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This is the first of series of short’s posts to get myself into habit of blogging again. They will consist of something I taught-of or learned lately.

I tend to often end up with a short bash script when a in need for a fast automation. And once in a while I need to see what’s taking time in a script. I usually start with a bash -x to get verbose output and together with time to see where the time is spent or if anything is blocking.

Today a found a new tool called annotate-output for getting a timer for each output line.

Available in Debian package devscripts or can be download as a bash script, no need to install those ~25MB of debs.

apt-get install devscripts

or

wget -O /usr/local/bin/annotate-output https://gist.githubusercontent.com/jacksoncage/54743cf17121f6bc5b8eb3013dfd06ac/raw/37e208f758069a7b8a25e87ec71ef9bc0c03d8f5/annotate-output;chmod +x /usr/local/bin/annotate-output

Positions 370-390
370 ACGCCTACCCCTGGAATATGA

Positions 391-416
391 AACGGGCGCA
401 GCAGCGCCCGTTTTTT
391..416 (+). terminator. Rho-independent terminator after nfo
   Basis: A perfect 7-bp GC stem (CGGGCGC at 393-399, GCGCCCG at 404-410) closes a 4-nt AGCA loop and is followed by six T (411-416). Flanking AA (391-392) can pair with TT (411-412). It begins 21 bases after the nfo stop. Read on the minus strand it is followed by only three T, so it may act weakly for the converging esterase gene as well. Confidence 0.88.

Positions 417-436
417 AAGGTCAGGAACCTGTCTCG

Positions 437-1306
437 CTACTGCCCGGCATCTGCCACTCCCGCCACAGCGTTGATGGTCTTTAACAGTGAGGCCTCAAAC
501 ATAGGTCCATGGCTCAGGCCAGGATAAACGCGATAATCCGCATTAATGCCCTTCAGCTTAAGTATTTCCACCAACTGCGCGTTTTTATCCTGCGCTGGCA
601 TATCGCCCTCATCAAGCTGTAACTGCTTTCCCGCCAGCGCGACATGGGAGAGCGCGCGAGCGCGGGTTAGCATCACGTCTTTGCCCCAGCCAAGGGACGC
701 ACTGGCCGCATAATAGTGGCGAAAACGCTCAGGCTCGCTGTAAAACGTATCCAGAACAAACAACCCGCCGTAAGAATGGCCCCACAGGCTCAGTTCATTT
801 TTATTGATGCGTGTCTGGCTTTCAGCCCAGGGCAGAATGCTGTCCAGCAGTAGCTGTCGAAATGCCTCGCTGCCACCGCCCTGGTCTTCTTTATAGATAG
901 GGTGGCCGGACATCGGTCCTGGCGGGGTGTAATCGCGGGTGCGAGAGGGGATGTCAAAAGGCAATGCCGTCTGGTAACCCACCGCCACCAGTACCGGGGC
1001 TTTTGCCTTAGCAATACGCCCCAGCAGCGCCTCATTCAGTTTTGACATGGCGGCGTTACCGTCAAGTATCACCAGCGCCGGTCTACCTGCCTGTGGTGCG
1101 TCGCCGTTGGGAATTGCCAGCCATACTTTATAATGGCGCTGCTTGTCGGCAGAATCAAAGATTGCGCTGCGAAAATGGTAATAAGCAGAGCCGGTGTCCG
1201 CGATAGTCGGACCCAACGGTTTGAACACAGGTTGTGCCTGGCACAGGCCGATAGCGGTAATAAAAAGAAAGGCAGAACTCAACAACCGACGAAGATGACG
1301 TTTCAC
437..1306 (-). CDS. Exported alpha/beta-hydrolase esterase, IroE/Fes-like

Example usage

[email protected]:/tmp# time annotate-output bash -x ./scripts/assets/build_js.sh
14:29:08 I: Started bash -x ./scripts/assets/build_js.sh
14:29:08 E: + INPUT_SCRIPTS=($(php ./scripts/assets/parse_assets.php input))
14:29:08 E: ++ php ./scripts/assets/parse_assets.php input
14:29:28 I: Finished with exitcode 0

real	0m54.331s
user	5m1.033s
sys	0m22.518s

It’s reading each line and attaching timestamp and output type (Input, Output, Error). As a bonus you get a nice finish-line together with exit code, which is always nice to have instead of doing a echo $?

In the example I’m using both time and annotate-output, happy troubleshooting!

Image by Emx (Wikimedia Foundation) GPL, via Wikimedia Commons

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jacksoncage

A blog about sysadmin, devops, automation, containers and awesomeness!

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